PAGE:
Image by Refinery29 UK

Image by Refinery29 UK

Be honest – were you filled with dread when this general election was announced? Maybe you’ve got this “election fatigue” that everyone is talking about. Maybe you don’t want to see your Facebook feed covered in political memes. Or maybe, like a lot of people, you don’t really understand what it’s all about.

There’s no shame in that! Whether you’ve never voted before or you’ve always kinda cobbled your way through it, there are plenty of us who feel overwhelmed by the amount of information there is to absorb suddenly when campaign season rolls around. It might feel easier to write yourself off as non-political and avoid it all for fear of being caught out – but then you don’t get your say, and where’s the fairness in that?

Luckily, the internet is here to save the day. There are useful tools and sites popping up all over the place to help you make your decisions with plenty of time to spare, so you too can join in with the polling station selfies on 8th June… and actually feel secure in your vote.

Start with the basics: Use your voice

What’s the difference between the House of Commons and the House of Lords? And actually, what’s a ‘snap election’?! Whether you feel completely in the dark or just fancy a refresher course on the basics, the Use Your Voice toolkit released this week is a great place to start. Written by and aimed primarily at first-time voters (but useful for anyone who feels confused), this is a completely unbiased guide to the general election. You can even find out how to set up your own political party, if all this research leaves you thinking you could do better yourself…

Who do I vote for?: I Side With

Ah, the difficult bit. We’ve still got a couple of weeks before the election, but if you’ve no idea where to start then that doesn’t feel like a long time to navigate the nitty-gritty of who’s going to be running your country. Luckily, there are tools to make it easier. I Side With asks you how you feel about certain issues, for example, “Should there be more or less privatisation of the NHS?” and then tells you how much you align with each party’s views. Most of the questions are yes or no, but if you have the time you can select more complex stances or add your own, as well as select how important that particular issue is to you.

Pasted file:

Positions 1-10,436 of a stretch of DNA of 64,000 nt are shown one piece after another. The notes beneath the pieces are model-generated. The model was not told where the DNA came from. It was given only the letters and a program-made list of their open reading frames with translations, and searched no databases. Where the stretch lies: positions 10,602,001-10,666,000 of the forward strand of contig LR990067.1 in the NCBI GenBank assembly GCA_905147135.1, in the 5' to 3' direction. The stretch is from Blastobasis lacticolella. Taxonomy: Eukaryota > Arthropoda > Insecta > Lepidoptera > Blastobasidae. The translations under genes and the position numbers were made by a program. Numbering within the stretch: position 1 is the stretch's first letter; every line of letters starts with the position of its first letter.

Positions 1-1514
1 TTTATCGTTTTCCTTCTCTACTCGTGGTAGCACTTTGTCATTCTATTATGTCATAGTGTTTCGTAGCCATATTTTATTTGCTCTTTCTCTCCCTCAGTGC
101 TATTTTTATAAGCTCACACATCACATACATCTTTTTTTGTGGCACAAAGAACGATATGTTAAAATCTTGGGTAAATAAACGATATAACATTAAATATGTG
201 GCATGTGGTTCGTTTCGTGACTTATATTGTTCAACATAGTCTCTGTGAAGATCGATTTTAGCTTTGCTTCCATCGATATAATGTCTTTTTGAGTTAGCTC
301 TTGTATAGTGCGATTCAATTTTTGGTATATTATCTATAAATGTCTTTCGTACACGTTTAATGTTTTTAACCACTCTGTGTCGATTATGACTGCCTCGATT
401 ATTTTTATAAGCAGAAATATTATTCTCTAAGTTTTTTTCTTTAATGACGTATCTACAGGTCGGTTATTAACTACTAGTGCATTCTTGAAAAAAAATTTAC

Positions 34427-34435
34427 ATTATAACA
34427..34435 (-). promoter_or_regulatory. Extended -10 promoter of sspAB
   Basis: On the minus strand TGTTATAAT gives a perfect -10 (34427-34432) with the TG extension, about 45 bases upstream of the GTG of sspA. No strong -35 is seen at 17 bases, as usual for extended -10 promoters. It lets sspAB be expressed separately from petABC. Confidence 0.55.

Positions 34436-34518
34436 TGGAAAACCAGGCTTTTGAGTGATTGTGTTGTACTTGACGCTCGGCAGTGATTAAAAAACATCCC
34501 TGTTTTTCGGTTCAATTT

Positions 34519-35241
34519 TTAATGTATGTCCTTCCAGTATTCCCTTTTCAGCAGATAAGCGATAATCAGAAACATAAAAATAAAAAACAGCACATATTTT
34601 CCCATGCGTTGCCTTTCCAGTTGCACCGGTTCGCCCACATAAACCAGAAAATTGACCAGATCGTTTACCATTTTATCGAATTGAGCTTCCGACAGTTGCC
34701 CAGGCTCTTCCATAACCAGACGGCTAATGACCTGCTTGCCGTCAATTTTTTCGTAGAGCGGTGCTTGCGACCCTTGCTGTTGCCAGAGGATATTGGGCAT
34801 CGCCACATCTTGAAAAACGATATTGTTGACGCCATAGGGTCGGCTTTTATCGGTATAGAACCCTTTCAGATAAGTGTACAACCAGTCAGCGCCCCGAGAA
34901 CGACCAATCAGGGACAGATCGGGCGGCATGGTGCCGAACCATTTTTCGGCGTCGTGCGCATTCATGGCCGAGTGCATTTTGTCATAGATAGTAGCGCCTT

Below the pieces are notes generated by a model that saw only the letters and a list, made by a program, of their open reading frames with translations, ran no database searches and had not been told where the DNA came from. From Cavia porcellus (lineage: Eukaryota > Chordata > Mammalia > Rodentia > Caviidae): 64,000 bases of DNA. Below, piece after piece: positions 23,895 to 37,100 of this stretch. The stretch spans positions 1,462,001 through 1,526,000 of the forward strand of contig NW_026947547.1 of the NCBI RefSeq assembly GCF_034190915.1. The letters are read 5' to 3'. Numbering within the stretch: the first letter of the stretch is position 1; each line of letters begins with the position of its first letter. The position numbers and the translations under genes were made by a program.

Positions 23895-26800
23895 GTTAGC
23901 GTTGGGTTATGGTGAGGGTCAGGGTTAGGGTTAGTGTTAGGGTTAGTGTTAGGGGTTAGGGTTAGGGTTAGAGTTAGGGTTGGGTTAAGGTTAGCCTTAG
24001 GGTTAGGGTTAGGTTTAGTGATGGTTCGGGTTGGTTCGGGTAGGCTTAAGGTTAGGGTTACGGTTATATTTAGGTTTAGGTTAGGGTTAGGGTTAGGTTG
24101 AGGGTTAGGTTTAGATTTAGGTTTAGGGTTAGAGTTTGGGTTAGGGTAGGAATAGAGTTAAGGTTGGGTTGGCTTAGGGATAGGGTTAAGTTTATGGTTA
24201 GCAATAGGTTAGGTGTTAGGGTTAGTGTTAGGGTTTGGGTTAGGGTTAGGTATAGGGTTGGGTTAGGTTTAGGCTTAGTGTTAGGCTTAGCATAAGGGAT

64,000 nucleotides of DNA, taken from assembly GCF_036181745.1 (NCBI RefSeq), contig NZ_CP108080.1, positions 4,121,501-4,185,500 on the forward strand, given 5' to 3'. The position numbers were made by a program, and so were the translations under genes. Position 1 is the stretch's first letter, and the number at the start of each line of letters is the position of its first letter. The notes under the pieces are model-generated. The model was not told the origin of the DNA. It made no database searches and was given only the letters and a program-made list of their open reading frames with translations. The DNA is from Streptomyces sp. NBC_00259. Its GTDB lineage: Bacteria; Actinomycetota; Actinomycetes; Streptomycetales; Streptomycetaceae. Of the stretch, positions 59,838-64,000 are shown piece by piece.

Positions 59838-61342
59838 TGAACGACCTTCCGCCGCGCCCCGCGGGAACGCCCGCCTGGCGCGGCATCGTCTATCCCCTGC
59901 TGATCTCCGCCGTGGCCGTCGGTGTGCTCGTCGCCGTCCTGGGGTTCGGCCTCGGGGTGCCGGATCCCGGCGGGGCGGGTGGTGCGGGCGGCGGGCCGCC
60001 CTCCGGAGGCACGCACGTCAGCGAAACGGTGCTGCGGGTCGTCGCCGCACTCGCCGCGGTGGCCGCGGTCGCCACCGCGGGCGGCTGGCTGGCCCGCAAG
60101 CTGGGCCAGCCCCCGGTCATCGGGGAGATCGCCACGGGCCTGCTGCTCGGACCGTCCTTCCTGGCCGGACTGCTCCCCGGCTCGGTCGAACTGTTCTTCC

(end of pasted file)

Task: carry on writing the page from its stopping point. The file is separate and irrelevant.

If you find the results interesting, you can also see how your views compare with major parties around the world; click the flag on your results page to see how you might vote in the USA, Canada or in one of our European neighbours. Got the bug, haven’t you?

Keep things social: Tweet the vote

Even though it’s Jeremy Corbyn (Labour) or Theresa May (Conservative) who'll be running the show, you’ll actually be voting to elect your local MP. Not sure who that is? Tweet The Vote will take your postcode to check which constituency you live in, then give you your candidates as well as links to their Twitter accounts. While it might not be the most traditional method, following your candidates over the next couple of weeks could be useful for keeping up with the materials that the parties are putting out, as well as give you some context of who your vote is going to, and what they stand for personally.

Where to vote if you’re a student: GE2017 Students

Students are in a unique position in the UK, because they get to decide where they want to vote: home or away. It might seem easiest just to vote where you’re going to be on the day but, actually, depending on your political leanings, that might not be the best option. Enter your home postcode (probably your parents’ house) and your uni postcode to see how people in your constituency are likely to vote. If one of them is a 'swing seat' a.k.a. an area where the vote could go either way, that may be a better use of your vote if you want to clinch a seat in parliament for your chosen party.

Tactical Voting: Stop the Tories

‘Tactical voting’ sounds instantly complicated but really, in this case, it’s just about stopping a party who is likely to do well. Realistically, as the Conservatives are currently in power and are polling ahead, most of the tactical voting that will happen this election will be to try and beat them. If you’re most concerned with knocking Ms May off her perch, Stop The Tories is an online tool that tells you the best way to vote in your constituency. Of course, the final decision in who you want to vote for is always up to you but if, for example, you actually wouldn’t mind if Labour or the Green Party won the seat in your constituency, and you’d prefer either over the Conservatives, this site will let you know which candidate in your area has the highest chance of succeeding.

Read full article as published on Refinery29